For the last year, local residents have held up large, lighted letters against the sky in front of the White House as part of the Kremlin Annex protests — a dramatic visual protest that has received national notoriety.
Protests began on July 16 last year when President Donald Trump met with Russian President Vladimir Putin. Protestors took issue with Trump’s acceptance of Putin’s assertions that he did not interfere with the 2016 presidential election.
Activists from Herndon-Reston Indivisible organized and sent teams of volunteers carrying lighted letters with key messages to the White House. For the first four months of the initiative, protestors held up lighted letters every night. In mid-November, the initiative switched to three days per week. Following its one-year anniversary, letters light up the sky on Saturdays from 7:30-9 p.m.
Herndon-Reston Indivisible is a grassroots advocacy organization that aims to mobilize a progressive network to resist the Trump agenda, according to its website.
Organizers behind the visual protest said they were surprised by the attention received by their advocacy. The visual appeal of their protest has earned a nod by the Grey Lady, the Washington Post, USA TODAY and Newsweek.
“In effect, they become our voice — and a loud voice at that,” said Nan Dearborn, a co-lead of the lighted letters initiative. “You just can’t miss the message when you have activists holding ‘treason’ or ‘corrupt’ or ‘racist’ in giant lighted letters right in front of the White House.”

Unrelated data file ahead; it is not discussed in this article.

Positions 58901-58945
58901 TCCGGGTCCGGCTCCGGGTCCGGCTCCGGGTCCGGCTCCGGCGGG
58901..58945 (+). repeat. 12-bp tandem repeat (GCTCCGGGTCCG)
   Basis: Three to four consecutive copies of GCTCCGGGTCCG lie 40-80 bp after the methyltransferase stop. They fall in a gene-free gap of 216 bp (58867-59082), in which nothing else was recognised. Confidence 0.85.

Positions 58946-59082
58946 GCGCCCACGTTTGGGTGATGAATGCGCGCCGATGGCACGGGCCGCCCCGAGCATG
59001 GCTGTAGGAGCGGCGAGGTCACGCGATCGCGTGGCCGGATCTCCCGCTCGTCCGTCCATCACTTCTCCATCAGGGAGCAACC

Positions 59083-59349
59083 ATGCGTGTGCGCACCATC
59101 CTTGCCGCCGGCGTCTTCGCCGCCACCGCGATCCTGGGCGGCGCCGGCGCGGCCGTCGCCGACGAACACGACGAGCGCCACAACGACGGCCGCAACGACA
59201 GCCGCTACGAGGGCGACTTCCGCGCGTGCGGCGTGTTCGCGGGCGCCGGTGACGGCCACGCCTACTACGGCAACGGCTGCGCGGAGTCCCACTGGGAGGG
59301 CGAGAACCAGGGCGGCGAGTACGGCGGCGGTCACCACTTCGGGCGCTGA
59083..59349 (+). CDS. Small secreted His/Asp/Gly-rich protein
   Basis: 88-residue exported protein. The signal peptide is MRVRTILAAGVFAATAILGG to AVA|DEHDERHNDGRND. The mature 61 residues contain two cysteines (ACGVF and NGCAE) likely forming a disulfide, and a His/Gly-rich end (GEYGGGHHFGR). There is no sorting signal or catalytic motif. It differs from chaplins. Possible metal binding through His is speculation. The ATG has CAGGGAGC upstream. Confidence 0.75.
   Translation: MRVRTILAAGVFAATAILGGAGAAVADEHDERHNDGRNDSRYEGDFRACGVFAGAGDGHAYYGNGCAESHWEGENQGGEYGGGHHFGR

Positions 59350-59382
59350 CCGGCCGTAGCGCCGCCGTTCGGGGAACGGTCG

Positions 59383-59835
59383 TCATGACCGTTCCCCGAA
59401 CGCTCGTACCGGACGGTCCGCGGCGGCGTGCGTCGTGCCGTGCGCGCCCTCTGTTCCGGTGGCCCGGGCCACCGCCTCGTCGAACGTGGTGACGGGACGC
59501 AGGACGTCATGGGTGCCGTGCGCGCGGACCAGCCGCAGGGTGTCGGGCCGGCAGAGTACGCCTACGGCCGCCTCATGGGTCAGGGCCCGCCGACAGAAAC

The first night, volunteers held up letters spelling “liar” — a visual display that HRI co-founder Heidi Zollo said was “an instant hit.”
Since then, volunteers have made roughly 45 letters to spell out anything at short notice. The leaders of the initiative — Ginny Reed and Dearborn — scan the news and consider the number of volunteers to determine what word to hold up. On a typical night, the word of the night is unveiled when volunteers arrive at the White House.
One of the most memorable nights was when activists gathered for the “Close the Camps” protest. An energized crowd of protestors held up signs in the pouring rain in early July. The lighted letters also travel to other protests, including monthly vigils at the headquarters of the National Rifle Association.
Organizers expect to hold up the lighted letters every Saturday night so long as the Kremlin Annex protests continue.
Photo via Herndon-Reston Indivisible